Saturday, December 17, 2016

Even Worse Than I Thought

Shortly after the election I was looking at Vichy France as a model for what was going on in America. Now, though, I am afraid I'm looking more at the Spanish Civil War.

The break came for me with the mini-coup d'etat in North Carolina, where the Republican legislature and the Republican lame-duck governor convened in a hastily organized special session and stripped the governor's office of much of its power. The incoming occupant of this much-diminished office is, of course, a Democrat. Elected by popular vote.

What we're looking at here is an entrenched but threatened oligarchy that is willing to do anything to hold onto its power. Very much like Spain, really.

It's true that the move away from democracy has been under way for some time, most notably with voter suppression laws. But a bridge was crossed in North Carolina. On this road we'll still have elections. But pretty soon they won't matter.

As for the foreign angle, we're about to have a Texas oil man who wears a Russian decoration on his lapel preside over the U.S. State Department.

The analogies with Spain are not exact, but they don't have to be. For instance, in Spain, the Soviets supported the popularly elected, legitimate Republic. It was the Germans and the Italians who supported Franco.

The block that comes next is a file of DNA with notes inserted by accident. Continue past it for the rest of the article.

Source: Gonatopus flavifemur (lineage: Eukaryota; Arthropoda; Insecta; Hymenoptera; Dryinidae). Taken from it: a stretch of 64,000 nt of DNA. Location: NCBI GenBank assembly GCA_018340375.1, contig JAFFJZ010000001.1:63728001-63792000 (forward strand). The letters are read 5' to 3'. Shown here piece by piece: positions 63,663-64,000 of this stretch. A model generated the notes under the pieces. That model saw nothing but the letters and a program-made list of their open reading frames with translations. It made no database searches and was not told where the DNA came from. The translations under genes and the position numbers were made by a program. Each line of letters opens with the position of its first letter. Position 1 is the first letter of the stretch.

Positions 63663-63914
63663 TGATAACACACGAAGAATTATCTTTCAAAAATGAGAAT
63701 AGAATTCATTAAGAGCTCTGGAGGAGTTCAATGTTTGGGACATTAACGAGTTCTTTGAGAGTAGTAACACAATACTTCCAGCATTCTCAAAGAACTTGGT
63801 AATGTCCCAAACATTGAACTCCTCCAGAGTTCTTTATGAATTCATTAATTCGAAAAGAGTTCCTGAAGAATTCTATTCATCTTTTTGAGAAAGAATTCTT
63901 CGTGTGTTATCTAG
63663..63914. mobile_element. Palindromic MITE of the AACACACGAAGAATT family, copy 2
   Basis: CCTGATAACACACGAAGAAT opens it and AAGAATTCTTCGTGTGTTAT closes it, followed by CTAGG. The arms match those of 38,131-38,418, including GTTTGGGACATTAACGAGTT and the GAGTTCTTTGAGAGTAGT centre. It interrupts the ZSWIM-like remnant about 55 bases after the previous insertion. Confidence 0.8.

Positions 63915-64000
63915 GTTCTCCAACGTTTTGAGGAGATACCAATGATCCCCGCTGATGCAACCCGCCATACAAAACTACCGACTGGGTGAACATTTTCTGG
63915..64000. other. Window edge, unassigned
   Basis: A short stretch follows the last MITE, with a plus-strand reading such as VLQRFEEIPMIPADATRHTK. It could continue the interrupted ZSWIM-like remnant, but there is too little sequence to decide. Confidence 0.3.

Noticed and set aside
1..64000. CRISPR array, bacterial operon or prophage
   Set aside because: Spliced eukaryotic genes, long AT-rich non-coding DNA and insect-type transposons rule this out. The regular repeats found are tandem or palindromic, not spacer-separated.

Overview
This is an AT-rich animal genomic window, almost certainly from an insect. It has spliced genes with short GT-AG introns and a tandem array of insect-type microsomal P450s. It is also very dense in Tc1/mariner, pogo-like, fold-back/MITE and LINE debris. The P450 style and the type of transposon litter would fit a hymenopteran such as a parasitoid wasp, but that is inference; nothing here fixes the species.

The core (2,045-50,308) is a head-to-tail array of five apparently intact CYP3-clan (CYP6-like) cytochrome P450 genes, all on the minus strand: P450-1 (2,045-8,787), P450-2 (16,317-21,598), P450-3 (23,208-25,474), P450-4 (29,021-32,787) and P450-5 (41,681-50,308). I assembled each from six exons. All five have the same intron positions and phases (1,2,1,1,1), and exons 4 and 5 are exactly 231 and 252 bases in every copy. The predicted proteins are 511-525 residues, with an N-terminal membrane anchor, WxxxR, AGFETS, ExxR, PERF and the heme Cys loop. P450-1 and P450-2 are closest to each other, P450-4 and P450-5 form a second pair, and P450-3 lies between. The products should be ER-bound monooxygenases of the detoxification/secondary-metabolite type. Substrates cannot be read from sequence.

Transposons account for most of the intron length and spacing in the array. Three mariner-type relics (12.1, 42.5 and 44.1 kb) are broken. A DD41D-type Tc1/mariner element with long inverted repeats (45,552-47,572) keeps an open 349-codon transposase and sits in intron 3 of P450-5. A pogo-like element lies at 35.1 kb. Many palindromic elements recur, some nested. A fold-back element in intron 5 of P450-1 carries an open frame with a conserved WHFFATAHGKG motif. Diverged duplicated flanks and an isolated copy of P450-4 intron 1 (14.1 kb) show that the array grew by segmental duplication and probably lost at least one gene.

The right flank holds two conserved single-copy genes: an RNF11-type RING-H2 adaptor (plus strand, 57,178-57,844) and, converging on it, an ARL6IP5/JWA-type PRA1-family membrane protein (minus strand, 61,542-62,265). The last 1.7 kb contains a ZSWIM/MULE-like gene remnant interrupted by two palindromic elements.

But the point is that foreign intervention, whatever its form, was critical.  I for one fail to see how Franco's Army of Africa would have gotten across the water to Spain if Hitler had not airlifted them. And it is difficult to imagine Trump rising to the presidency without Vladimir Putin and Julian Assange and the hack of the Democrats' email.

The fascists in Spain used to boast that they had four military columns converging on Madrid, but they had a fifth column working for them inside Madrid. In the American context, that would be Jim Comey and the FBI.

But at least in Spain, there were usually front lines. Our conflict may lack carpet bombing and actual firing squads, but there will be no front lines. Perhaps, in this regard, Vichy France is still the better model. Not much actual gunfire. Just the occasional roundup. And always the apprehensive waiting, the not knowing what is coming next.

I greatly fear what we are about to experience in our own land.

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